The overhead fluorescents are off but two small windows at the top of the southwest wall allow in just enough sunlight to give the room a warmth, a design effect aided in coziness by more than a dozen bean bags, glass flower bud vases filled with stones and sand, and a set of icicle lights strung casually against white and grey walls.

Last month, the college opened the Room for Quiet Reflection (0229 Ingersoll Hall), a space for students of all religious faiths, or for those who are not religious, to enjoy meditation and reflection. The idea is to support the holistic wellness of the college community.

“As a commuter institution within a thriving and fast paced borough, it’s important to provide students with a space where they can escape from the hustle and bustle of life and calmly collect their thoughts,” says Ronald Jackson, the vice president for student affairs. “The Room for Quiet Reflection ultimately supports positive mental health, which aids students in being more focused in the classroom.”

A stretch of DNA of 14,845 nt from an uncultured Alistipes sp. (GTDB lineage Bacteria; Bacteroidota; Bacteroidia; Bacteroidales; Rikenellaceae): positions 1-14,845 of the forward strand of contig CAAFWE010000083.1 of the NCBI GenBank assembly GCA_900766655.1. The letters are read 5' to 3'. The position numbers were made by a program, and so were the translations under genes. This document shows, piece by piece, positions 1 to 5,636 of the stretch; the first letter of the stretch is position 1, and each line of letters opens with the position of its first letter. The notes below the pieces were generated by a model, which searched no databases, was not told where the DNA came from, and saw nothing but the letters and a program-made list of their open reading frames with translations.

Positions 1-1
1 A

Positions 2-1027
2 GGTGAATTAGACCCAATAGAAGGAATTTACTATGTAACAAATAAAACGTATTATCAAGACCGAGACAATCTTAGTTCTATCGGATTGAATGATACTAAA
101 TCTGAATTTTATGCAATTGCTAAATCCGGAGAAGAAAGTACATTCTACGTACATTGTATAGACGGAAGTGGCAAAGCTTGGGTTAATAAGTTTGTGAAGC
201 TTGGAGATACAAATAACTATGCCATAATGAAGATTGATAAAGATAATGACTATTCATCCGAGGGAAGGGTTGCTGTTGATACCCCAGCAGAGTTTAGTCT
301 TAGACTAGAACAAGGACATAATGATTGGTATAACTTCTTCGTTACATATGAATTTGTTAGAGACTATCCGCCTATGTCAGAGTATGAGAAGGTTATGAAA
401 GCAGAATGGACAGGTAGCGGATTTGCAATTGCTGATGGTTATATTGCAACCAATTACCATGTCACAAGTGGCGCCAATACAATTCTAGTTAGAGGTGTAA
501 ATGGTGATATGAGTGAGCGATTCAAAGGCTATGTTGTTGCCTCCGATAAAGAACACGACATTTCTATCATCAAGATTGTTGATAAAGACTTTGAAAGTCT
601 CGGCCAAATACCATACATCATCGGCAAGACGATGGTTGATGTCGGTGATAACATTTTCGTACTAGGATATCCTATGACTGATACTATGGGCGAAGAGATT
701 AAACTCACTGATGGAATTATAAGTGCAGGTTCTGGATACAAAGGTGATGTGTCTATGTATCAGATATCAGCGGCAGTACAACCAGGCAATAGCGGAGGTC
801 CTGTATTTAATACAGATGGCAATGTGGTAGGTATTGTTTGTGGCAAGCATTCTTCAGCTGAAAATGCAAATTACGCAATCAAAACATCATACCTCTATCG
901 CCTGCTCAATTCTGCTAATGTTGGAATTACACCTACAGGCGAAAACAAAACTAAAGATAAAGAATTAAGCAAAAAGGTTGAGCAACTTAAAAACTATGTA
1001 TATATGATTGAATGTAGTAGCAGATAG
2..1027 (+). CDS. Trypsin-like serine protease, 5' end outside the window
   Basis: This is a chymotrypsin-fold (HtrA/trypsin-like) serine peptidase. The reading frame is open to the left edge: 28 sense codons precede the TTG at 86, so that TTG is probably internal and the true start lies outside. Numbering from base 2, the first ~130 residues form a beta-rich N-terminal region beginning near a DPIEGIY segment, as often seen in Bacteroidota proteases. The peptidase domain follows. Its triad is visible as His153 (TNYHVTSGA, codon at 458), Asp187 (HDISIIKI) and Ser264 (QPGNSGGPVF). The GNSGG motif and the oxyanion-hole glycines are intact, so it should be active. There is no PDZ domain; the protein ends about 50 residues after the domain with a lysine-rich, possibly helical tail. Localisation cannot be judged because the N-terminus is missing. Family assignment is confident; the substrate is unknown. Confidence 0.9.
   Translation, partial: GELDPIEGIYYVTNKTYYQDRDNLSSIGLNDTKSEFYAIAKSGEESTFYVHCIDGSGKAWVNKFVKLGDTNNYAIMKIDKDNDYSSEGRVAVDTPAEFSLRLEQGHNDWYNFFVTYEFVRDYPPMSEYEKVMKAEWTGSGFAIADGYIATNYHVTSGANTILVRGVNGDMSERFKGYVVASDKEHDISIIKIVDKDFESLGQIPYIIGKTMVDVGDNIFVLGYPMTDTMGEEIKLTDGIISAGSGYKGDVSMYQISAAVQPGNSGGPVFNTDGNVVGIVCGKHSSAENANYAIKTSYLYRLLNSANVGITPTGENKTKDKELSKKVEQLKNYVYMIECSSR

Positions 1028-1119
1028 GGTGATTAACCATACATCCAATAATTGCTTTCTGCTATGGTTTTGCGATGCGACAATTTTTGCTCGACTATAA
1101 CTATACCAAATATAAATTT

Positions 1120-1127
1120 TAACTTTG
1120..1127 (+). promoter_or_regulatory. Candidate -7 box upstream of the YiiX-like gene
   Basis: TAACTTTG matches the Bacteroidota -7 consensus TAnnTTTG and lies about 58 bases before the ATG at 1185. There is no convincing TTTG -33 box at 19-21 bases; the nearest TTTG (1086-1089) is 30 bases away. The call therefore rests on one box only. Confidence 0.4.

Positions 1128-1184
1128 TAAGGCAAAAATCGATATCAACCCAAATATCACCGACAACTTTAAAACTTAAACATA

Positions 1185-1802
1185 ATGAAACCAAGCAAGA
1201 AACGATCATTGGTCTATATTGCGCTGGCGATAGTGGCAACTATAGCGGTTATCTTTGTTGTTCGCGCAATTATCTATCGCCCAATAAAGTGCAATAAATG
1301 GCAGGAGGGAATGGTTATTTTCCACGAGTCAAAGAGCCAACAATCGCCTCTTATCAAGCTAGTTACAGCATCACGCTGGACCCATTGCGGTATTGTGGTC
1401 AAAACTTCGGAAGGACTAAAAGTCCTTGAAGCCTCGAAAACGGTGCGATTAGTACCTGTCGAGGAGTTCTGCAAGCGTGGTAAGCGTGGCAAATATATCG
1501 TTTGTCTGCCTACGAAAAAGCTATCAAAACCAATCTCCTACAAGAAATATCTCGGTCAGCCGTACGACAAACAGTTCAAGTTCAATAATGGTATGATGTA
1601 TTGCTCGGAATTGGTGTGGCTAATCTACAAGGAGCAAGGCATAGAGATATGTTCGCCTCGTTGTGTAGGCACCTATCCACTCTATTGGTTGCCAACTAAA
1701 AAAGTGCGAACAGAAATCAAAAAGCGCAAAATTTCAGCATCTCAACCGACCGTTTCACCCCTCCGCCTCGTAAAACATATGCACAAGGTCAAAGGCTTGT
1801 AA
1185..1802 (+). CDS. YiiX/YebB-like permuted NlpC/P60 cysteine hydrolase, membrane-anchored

The space is not for organized group activity or meetings and all users are expected to exercise mutual respect for the integrity of each other’s beliefs, cultures, and traditions. The room can not be reserved and is available for individual students to use whenever the college is open. Cell phone use, food, candles or incense, and removal of shoes are prohibited in the quiet reflection room.